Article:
Faculty members at Chicago State University, Illinois’ only predominantly Black public university, walked off the job on Monday for better pay and a reduced workload. That’s after 10 months of negotiations failed to bring an agreement between staff and university administrators.
Some 160 professors, lecturers, and academic and technical support professionals at Chicago State on the Far South Side are represented by University Professors of Illinois Local 4100.
The institution serves 2,366 undergraduate and graduate students, according to federal data. Nearly seven out of 10 are Black.
The spring semester ends in less than six weeks on May 13, with final exams starting on May 8.
Data from the state and from the National Education Association show that professors at the university are among the lowest paid in Illinois.
Faculty are planning a rally and picketing on campus on Monday. They are expected to be joined by the leaders of the American and Illinois Federation of Teachers as well as the Chicago Teachers Union.
In a written statement released over the weekend, university administrators said all support services and most, if not all, classes would continue during the strike. They said they have offered an additional bargaining session on Tuesday, but the union has yet to confirm it.
“We have achieved agreement on significant issues, including workload, office hours, parental leave and other points as they were raised during our bargaining sessions,” the university statement reads. “Yet the financial realities at the University remain. We intensely recognize the dedication and needs of our faculty, but must also ensure that CSU can continue its commitment to our students, staff and community into the future.”
In response to administrators’ claims about financial claims, union leaders have criticized the fact that Chicago State University President Zaldwaynaka Scott is one of the highest-paid university leaders in the state.
According to data from the Illinois Board of Higher Education, she earned $395,000 during fiscal year 2021. That was the fourth highest salary for public university presidents in the state that year. Scott has served as president since 2018.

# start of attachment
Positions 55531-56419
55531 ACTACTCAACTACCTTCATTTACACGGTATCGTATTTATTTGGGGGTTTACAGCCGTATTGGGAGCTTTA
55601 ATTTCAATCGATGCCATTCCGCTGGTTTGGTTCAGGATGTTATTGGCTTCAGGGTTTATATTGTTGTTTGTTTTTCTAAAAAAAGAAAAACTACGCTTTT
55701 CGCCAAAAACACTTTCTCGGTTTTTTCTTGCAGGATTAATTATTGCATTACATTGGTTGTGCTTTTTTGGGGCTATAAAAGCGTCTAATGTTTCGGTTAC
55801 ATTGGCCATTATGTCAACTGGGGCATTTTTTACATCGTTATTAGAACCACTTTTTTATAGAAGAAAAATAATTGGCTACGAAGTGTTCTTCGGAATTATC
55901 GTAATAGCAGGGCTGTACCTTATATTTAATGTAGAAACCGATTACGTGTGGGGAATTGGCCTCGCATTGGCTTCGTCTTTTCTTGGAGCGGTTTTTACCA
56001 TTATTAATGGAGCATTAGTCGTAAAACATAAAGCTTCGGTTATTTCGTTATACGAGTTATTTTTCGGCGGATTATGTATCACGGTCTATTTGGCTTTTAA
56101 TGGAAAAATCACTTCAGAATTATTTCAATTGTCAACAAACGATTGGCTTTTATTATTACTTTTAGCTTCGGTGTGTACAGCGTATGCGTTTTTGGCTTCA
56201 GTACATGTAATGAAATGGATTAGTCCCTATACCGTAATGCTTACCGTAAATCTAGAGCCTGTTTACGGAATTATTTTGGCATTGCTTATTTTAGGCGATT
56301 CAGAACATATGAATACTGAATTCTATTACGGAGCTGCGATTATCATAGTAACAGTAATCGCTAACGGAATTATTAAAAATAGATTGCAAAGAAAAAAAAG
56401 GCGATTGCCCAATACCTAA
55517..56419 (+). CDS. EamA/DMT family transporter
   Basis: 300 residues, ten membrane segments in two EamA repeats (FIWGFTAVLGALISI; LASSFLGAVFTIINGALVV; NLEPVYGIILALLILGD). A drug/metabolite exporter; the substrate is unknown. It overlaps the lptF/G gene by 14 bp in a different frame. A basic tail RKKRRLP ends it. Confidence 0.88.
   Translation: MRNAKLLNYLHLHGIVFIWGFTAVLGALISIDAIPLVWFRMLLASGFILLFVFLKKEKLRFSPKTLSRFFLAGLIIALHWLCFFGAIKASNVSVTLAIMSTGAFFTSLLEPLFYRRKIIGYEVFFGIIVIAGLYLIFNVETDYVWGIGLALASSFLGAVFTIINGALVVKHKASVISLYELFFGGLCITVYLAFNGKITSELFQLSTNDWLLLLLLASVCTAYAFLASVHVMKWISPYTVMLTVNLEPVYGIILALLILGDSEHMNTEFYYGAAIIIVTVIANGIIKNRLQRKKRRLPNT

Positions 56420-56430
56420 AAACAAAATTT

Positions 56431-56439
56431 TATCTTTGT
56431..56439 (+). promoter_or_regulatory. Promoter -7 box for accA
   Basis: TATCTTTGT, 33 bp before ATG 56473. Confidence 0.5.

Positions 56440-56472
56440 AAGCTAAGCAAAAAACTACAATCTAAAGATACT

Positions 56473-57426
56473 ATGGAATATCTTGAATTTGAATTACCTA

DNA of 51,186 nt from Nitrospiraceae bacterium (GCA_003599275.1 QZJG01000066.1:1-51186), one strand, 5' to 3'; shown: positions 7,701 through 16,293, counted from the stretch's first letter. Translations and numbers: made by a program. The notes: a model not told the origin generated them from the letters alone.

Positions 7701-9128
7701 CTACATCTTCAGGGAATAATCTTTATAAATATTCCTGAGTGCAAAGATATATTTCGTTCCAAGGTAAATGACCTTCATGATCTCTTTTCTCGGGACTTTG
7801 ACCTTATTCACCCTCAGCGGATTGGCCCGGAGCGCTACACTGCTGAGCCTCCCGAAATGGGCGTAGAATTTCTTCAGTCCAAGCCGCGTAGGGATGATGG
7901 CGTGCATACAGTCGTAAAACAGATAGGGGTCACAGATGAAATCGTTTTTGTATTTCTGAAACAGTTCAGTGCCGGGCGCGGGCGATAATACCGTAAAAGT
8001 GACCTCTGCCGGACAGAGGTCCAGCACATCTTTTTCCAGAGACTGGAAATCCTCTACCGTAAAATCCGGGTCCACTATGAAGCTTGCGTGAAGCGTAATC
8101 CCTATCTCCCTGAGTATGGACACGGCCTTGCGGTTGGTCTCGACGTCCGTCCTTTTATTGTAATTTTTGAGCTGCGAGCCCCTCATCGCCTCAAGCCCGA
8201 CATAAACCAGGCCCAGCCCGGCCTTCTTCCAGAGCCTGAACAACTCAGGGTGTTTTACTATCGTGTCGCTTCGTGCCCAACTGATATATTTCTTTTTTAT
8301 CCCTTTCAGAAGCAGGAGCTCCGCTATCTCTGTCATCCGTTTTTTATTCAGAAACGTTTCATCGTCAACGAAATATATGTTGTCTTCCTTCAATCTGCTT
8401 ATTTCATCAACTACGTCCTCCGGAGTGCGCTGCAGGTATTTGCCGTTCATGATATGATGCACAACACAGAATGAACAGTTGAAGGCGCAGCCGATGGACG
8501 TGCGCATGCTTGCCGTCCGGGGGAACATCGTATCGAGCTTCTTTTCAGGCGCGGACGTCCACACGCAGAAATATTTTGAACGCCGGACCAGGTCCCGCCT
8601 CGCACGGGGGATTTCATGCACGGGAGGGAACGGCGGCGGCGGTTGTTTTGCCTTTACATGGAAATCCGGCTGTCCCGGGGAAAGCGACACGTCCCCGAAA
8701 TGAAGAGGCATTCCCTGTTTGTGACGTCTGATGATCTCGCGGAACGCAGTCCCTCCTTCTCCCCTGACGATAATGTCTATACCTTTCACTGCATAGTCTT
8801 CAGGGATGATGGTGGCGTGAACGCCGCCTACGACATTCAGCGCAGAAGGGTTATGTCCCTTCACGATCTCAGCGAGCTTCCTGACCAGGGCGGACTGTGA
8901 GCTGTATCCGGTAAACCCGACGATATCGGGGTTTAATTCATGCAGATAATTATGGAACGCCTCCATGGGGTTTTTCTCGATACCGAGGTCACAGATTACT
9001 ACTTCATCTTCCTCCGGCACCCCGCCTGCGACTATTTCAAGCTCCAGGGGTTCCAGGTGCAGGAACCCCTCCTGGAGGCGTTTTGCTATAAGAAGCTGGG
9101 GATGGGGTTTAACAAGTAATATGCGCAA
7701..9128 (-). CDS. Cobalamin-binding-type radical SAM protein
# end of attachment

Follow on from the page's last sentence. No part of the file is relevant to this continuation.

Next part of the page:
The decision to continue classes also raised faculty concerns.
“They can actually think about and are moving towards hiring people to replace us in the classroom, but not actually putting money towards what would be a fair proposal for us,” said Valerie Goss, chemistry professor and faculty union president. “It seems a little bit disingenuous.”
Ninety-eight percent of voting faculty union members voted to authorize a strike in early March. Bargaining following that vote did not bring agreement on issues of compensation and workload, so union leaders filed notice of their intent to strike on March 23.
Goss said she knows first hand how the school serves these students. She grew up nearby in Roseland and graduated with a bachelor’s degree in chemistry.
“I would not have had an opportunity to go even down to [the University of Illinois Chicago],” she said. “I was married earlier and I had children and I worked. This would have been my only shot to have a chance for college.”
Federal data show that half of the students at Chicago State are 25 or older. Forty-five percent receive Pell Grants reserved for students from families with the most financial need.
“These regional institutions play a very important role,” said Robert Bruno, a professor of labor relations at University of Illinois Urbana-Champaign. “And when they’re underfunded, or when the employer isn’t properly valuing the work of the educators inside their system, they’re also dismissing and having a negative impact on the student body that’s going to attend Chicago State.”
Before the strike, Bruno said he wasn’t surprised that faculty unions at Chicago State and other institutions in the state were inching towards strikes.
Faculty at Eastern Illinois University could strike as early as April 6. Faculty at Governors State University in south suburban University Park also could strike as early as April 7. UIC went on strike for five days in January to secure a contract.
“It speaks to the lack of support for those institutions, which puts pressure of course on the employer,” Bruno said. “But it also cascades down to the people that work there … The staff isn’t going to grow, enrollment hasn’t grown, fallen state support hasn’t kept up to meet what the needs are. So on one hand, the employer is going to feel like its resources aren’t ample enough. But the workers are going to feel the increased burden that’s placed.”
State funding for higher education has been on the rise since Gov. JB Pritzker took office in 2019, but levels are still below what they were two decades ago. That puts an additional financial burden on smaller universities that rely more heavily on public funding as opposed to tuition revenue.
“The state has an obligation to address racial and economic inequities,” Bruno said. “And one of the best ways to do it is to fund colleges like Chicago State.”